Forecast Origin Dates
J-SCOPE forecast results for the simulation beginning in January of 2021 are shown through a series of figures below. In the first figure, each panel represents ensemble averaged anomalies of two month averages for the region. In the second figure, the panels depict the relative uncertainty from the ensemble for the same time periods.
At the beginning of the forecast, bottom oxygen on the outer shelf is forecast to be lower than the climatology, and as the forecast progresses by the beginning of the upwelling season (May - June), the low bottom oxygen anomalies cover the entire continental shelf. The low oxygen anomalies weaken coast-wide throughout the upwelling season so coastal waters in Oregon approach climatology by the end of the upwelling season (July - August). The relative uncertainty increases over the course of the upwelling season, with uncertainties over the shelf ranging from ~10-20% (and slightly higher nearshore in southern Oregon) at the beginning of the upwelling season (May - June), to approximately 50% for coastal waters in both Washington and Oregon by the end of the upwelling season (July - August).
Forecast bottom oxygen concentrations (mg/l), averaged over three ensemble members for each month of the upwelling season, indicate declines in oxygen concentrations over the course of the forecast for both Washington and Oregon, with hypoxia (O2 < 2 mg/l) prominent over much of the Oregon shelf and near the Washington shelf break as early as May. Hypoxia is forecast to expand to much of the Washington shelf by July including regions of the Olympic Coast National Marine Sanctuary and the Ćháʔba· mooring.
Hypoxia extends upward into the water column as well. The percentage of the water column that is forecast to experience hypoxia (O2 < 2 mg/l) is a metric for this phenomenon. By combining this forecast with the forecast for bottom hypoxia (above), we can get an idea of how extensive hypoxia may be in the three-dimensional ocean habitat. Early in the upwelling season, hypoxia is forecast to occupy a small percentage of the water column over the entire modeled region (<10%). In June, shelf waters in Oregon begin to experience more hypoxia (~20%). Over the remainder of the upwelling season, hypoxia expands vertically coast-wide, with particularly high volumes forecast for the Oregon shelf (up to 50%) in August and September and the Washington shelf experiencing lower volumes of hypoxia. All together, these figures suggest that the widespread hypoxia forecast above is limited to near bottom habitats for the majority of the Washington coast during the upwelling season while hypoxia expansion into the water column is more extensive in Oregon.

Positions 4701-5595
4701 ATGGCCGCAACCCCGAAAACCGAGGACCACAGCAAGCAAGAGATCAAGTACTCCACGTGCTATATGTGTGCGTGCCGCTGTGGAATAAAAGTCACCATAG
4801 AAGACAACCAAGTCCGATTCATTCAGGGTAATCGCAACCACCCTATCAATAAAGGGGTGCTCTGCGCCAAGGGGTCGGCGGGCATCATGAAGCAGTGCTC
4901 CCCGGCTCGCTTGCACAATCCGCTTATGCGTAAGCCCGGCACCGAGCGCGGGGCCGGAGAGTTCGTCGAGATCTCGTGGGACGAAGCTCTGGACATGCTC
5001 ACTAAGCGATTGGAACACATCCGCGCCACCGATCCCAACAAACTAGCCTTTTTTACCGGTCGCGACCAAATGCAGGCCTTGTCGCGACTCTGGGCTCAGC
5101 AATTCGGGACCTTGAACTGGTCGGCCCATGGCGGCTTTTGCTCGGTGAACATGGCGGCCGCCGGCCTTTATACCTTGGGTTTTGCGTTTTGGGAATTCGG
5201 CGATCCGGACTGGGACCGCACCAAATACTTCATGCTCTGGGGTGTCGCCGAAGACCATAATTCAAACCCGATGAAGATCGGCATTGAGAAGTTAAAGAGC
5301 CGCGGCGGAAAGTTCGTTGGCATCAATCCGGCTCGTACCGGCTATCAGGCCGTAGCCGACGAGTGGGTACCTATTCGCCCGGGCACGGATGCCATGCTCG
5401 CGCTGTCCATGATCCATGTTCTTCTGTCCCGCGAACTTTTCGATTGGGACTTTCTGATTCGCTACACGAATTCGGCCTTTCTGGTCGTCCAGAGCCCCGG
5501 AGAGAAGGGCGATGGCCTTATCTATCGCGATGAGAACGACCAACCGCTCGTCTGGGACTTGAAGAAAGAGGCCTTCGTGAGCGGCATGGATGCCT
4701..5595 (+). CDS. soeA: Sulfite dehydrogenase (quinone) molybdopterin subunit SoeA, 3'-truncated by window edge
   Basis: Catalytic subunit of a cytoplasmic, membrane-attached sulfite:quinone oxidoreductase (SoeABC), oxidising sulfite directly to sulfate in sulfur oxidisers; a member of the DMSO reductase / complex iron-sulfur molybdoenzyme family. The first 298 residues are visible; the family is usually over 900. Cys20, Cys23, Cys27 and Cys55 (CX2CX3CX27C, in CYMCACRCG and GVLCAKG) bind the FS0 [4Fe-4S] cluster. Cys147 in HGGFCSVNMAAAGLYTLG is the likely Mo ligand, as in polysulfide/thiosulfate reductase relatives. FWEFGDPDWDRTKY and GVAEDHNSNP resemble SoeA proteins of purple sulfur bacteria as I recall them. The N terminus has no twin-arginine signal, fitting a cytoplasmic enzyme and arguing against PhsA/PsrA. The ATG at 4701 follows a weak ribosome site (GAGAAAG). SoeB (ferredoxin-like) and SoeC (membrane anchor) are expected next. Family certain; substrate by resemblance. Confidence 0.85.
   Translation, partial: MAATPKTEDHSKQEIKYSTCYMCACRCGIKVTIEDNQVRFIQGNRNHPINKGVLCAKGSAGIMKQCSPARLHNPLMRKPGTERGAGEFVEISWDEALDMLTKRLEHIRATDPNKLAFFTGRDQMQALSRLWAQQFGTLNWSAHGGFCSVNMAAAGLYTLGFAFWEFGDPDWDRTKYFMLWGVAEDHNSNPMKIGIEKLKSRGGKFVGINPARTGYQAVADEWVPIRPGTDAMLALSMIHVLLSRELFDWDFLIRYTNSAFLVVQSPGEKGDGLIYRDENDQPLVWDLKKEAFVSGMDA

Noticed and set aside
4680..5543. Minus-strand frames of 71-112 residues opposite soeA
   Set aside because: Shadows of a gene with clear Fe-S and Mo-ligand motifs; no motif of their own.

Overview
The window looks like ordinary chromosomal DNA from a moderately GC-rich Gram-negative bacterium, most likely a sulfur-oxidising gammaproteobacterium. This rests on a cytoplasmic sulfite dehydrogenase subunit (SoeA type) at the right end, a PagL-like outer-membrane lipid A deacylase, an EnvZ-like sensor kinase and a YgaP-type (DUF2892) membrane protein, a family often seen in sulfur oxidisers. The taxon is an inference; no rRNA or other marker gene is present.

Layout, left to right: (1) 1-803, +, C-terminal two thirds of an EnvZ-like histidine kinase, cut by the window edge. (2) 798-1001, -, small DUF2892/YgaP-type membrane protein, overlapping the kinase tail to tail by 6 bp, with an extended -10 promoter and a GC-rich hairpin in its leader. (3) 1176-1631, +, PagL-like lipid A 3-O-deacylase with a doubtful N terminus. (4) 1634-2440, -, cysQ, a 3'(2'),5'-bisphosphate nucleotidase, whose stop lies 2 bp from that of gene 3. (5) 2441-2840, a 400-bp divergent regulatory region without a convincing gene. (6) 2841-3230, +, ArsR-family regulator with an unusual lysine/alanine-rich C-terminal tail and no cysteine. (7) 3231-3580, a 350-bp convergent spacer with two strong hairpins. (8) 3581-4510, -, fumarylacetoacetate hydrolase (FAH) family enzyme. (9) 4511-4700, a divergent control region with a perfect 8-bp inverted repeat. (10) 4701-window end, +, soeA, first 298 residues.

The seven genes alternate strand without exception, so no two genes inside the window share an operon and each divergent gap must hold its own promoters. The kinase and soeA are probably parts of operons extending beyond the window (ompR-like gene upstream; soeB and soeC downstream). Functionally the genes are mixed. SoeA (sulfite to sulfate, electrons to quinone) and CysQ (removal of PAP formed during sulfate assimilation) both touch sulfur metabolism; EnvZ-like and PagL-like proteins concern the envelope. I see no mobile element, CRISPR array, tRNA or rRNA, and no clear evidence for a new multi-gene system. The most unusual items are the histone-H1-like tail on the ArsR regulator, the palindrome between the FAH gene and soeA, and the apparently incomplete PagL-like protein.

Time series of bottom oxygen from the Washington coast near one of the Olympic Coast National Marine Sanctuary (OCNMS) moorings at Cape Elizabeth (site CE042), from NH-10 mooring off of Newport, Oregon, and from the Ćháʔba· mooring off of La Push, Washington, are shown for each member of the ensemble. The model forecasts that hypoxia will most likely develop at all three moorings - but most likely at the NH-10 mooring - before the climatological onset of hypoxia (green). Another time series from the outer Washington shelf, Ćháʔba·, forecasts hypoxia is unlikely for this location, but one of the three ensemble members forecasts hypoxia will set in here in July.
Finally, climatological cross-sections from the Newport Line in Oregon (44°N) and the Grays Harbor Line in Washington (47°N) are compared to the forecast average of the ensemble members during the summer upwelling season (May - August). In both Oregon and Washington, the forecast projects that the oxygen concentration for the upwelling season of 2021 will be lower than the climatology on both the shelf and at deeper depths. The largest negative anomalies are forecast to occur between the surface and ~400 m depth in both Oregon and Washington.
The emergence of anoxia in the model in late summer is caused by a bias associated with the lack of relaxations in the winds (found to be important in a paper by Adams et al, 2013) in the Climate Forecast System input files as well as a bias in the shortwave radiation (see 2013, Year in Review). The model does have skill in predicting the emergence and severity of hypoxia, while it is biased low for these reasons. Given the difficulty in predicting the fall transition in prior forecasts (see 2013, Year in Review), the forecast for low oxygen levels forecast well into August is highly uncertain.